Why Google’s ‘Mobile-geddon’ May Have Big Consequences on Small Business

Marketing April 20, 2015
Google Mobile Friendly
An example search result with the “Mobile-friendly” label featured. Credit: Google.

A few months back, Google announced plans to make “mobile-friendliness” a new part of its ranking algorithm. Since then, the search giant has employed a number of visible features such as adding a “Mobile-friendly” to sites that pass the test.

The biggest change—and potentially the most detrimental—is the change that’s set to arrive in Google’s search algorithm on Tuesday. That is, adding “mobile-friendliness” as a search ranking component.

Most would argue this change is advantageous for the mobile user.

For site owners who are unaware of the upcoming change, however, the impact could be significant. As a writer for Business Week argues, this change will hit small businesses first.

“I think the people who are at risk are those who don’t know about it,” Sadan says. To him, that mostly means small businesses.

“Come April 21, a lot of small businesses are going to be really surprised that the number of visitors to their websites has dropped significantly. This is going to affect millions of sites on the web,” he says.

Businesses that depend on people finding them through localized search — like, if someone typed “coffee shops in Sunnyside, Queens,” into Google on their phone — could see a decrease in foot traffic as a result of this update, Sadan says.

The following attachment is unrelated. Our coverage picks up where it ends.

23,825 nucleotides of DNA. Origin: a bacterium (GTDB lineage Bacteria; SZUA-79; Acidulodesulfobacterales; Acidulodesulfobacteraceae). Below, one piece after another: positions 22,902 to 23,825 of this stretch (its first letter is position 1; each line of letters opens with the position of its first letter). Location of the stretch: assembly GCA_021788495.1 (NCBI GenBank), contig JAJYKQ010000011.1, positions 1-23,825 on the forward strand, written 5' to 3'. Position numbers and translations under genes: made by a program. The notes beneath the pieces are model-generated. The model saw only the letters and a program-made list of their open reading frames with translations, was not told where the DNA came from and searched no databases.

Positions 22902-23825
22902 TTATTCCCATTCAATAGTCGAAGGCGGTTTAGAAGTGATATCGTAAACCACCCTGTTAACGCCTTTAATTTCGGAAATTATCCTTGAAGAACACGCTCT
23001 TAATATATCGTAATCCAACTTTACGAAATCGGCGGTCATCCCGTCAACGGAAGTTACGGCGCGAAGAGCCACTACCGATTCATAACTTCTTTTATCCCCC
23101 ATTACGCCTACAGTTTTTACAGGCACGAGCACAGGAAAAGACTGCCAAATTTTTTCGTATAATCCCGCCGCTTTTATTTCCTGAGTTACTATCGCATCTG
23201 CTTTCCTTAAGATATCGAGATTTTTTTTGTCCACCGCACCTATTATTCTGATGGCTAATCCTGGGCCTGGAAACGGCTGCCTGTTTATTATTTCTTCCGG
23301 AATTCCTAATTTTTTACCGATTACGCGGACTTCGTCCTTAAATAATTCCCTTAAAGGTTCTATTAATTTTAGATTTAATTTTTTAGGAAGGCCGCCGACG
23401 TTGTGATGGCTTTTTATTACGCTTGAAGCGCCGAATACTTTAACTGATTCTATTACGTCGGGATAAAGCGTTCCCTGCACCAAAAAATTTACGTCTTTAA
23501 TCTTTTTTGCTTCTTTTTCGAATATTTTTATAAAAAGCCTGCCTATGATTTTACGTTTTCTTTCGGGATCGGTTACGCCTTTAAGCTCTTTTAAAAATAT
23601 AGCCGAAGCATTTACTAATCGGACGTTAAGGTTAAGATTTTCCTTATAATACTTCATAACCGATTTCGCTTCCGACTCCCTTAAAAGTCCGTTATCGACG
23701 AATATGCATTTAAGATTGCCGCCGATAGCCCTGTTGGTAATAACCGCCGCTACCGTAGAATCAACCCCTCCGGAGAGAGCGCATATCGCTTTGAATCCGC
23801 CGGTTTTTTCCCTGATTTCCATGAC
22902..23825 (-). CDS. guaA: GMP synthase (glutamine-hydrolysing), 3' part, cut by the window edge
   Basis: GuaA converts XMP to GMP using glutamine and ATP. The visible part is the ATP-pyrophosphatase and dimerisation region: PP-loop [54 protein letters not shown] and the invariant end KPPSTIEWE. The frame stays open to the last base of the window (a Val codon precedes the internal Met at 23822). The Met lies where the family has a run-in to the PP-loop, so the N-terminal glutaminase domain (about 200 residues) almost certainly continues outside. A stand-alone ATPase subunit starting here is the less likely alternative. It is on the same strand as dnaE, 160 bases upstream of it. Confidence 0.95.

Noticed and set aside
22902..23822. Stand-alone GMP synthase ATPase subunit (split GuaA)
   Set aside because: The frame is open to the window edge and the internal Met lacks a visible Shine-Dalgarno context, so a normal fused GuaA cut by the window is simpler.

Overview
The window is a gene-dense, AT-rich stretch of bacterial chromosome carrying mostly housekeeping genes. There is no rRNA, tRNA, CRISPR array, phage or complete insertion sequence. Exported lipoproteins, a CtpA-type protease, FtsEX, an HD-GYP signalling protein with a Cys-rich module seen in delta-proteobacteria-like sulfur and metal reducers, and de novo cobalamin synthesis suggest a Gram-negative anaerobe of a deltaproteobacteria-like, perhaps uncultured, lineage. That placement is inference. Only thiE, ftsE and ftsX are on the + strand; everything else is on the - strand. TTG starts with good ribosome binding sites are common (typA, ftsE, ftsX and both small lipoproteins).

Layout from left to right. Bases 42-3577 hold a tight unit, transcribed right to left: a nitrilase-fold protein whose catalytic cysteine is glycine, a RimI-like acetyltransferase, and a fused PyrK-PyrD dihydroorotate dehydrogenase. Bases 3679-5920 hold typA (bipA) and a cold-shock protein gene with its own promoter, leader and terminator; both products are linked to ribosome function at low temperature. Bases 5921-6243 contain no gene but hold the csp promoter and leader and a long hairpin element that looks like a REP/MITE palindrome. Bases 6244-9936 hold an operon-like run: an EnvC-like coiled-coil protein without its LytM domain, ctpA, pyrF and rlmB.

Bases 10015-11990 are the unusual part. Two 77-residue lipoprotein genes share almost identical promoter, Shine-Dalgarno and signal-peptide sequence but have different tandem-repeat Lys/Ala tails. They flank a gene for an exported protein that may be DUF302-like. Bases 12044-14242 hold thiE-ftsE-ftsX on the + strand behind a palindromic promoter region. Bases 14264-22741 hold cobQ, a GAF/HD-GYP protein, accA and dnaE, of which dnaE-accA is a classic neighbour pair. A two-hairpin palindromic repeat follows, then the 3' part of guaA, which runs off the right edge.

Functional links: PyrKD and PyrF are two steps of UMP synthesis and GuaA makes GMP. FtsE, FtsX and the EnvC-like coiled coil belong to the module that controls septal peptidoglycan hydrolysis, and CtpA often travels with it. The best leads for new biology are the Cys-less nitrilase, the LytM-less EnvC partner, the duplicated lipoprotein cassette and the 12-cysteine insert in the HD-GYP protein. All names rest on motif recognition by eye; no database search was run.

“Google has always been about relevancy, and content is king,” he says. “But that’s changing. Yes, they’re saying content is still extremely important, but user experience is just as important. It’s not sufficient to have all the right content — if people come to your site and the content is there but it’s not readable, that’s not good.”

While some could make the case that small businesses will feel the effect of a potential decrease in search rankings, as author also mentions, some big brands stand to face the impact as well. Some include “American Apparel, The Daily Mail, and Ryanair.”

If Google begins favoring “user experience” more heavily in future updates, I vote for sites without autoplaying video to receive a boost in rank. But that’s just my two cents.

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